Big Pharma in trouble for high prices
Big pharmaceutical companies Roche, Pfizer and Aspen are under investigation by the Competition Commission for “excessive pricing” of cancer medicines.
Meanwhile, yesterday Aspen lost its appeal against a R74-million fine imposed by Italy’s competition commission for massive mark-ups – in some case up to 1500% – on certain cancer medication.
Local activists have campaigned against the price of Roche’s breast cancer drug, (traded under the names Herceptin and Herclon) for a number of years.
This week, the Competition Commission revealed that private sector patients had to pay over R500,000 for a year’s worth of treatment while the price in the public sector is R211,940.
“The Commission has reasonable grounds to suspect that Roche and Genentech may be charging excessive prices for breast cancer medicines, including Herceptin and Herclon, to the detriment of consumers and in contravention of the Competition Act,” the commission announced.
Roche holds a composition patent for Herceptin until 2020.
The investigation has been welcomed by Fix the Patent Laws (FTPL), a coalition of 34 organisations including the Cancer Association of South Africa, Treatment Action Campaign, Section27 and Medecins sans Frontieres.
“This is seen as a major victory in the struggle to ensure all people in South Africa can access the most essential medicines they need,” said the coalition.
Trastuzumab, listed as an essential medicine by the World Health Organisation, is used to treat breast cancer and some types of stomach cancer.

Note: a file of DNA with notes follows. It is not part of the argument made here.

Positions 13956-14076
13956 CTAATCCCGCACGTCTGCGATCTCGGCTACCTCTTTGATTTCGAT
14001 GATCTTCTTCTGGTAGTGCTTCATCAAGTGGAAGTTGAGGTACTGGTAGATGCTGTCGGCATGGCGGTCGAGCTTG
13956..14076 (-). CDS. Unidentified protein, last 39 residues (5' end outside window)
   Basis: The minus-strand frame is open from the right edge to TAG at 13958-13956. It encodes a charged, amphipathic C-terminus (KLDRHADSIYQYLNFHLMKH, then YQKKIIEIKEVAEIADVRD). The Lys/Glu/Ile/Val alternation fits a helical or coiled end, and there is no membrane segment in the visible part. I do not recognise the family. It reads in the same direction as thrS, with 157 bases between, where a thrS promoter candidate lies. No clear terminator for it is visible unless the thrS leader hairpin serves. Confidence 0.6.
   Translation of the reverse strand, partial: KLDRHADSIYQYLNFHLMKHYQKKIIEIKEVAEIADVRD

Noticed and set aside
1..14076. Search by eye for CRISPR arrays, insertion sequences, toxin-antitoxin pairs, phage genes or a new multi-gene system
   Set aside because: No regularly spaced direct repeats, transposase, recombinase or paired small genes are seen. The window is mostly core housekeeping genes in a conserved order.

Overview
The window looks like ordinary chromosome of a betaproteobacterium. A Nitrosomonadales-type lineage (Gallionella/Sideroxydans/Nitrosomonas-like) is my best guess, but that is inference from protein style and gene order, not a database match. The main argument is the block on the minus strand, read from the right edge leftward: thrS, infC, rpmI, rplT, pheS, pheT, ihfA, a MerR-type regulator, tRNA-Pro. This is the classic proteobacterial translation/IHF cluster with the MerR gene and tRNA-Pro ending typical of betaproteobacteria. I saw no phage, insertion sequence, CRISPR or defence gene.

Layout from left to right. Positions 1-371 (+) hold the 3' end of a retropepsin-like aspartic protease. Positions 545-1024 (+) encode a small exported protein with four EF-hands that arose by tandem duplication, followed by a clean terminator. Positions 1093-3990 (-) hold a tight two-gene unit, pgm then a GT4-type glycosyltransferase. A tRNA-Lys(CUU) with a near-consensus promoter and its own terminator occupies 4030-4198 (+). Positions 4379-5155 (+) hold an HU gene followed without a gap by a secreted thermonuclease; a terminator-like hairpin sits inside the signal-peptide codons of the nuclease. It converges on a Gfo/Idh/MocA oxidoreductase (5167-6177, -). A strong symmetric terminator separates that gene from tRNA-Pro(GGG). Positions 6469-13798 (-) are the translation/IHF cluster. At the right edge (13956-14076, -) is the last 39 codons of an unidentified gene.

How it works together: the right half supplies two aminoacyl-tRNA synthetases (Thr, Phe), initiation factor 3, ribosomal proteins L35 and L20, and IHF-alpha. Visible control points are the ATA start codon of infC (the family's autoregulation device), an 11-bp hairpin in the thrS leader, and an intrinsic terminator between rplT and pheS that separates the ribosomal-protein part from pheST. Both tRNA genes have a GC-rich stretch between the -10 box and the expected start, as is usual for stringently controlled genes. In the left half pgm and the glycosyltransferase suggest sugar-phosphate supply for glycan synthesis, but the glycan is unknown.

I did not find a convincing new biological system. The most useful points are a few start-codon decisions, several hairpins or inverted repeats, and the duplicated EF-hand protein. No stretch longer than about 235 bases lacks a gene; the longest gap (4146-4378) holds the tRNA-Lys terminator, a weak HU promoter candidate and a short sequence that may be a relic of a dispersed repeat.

The FTPL coalition accuses Roche of “blocking potentially more affordable biosimilar versions of trastuzumab from coming to market”, with its South African patent only due to expire in 2033.
The commission is also going to investigate Pfizer for “suspected excessive pricing of lung cancer medication called xalkori crizotinib.
“The information available to the Commission is that xalkori crizotinib cost approximately R152 000 for 250 mg when bought through an agent, Equity. Subsequent information suggests that there was a price reduction to R72 000 per month for 250 mg. This conduct is suggestive of abusive behaviour in respect of the supply of xalkori crizotinib in South Africa,” said the commission.
It is also investigating Aspen for charging “excessive prices in the provision of lifesaving cancer medicines in South Africa”.
The medicines are:
- Leukeran, a chemotherapy medication used to treat chronic lymphocytic leukemia, Hodgkin lymphoma, and non-Hodgkin lymphoma;
- Alkeran for bone marrow cancer and epithelial ovarian cancer;
- Myleran, a conditioning agent prior to bone marrow transplantation.
After buying the medicines from GlaxoSmithKline in 2009, Aspen increased their prices by between 300% and 1 500%.
“Given that Aspen supplies similar products in South Africa, the Commission has reasonable grounds to suspect that Aspen may be engaging in similar conduct locally,” said the commission.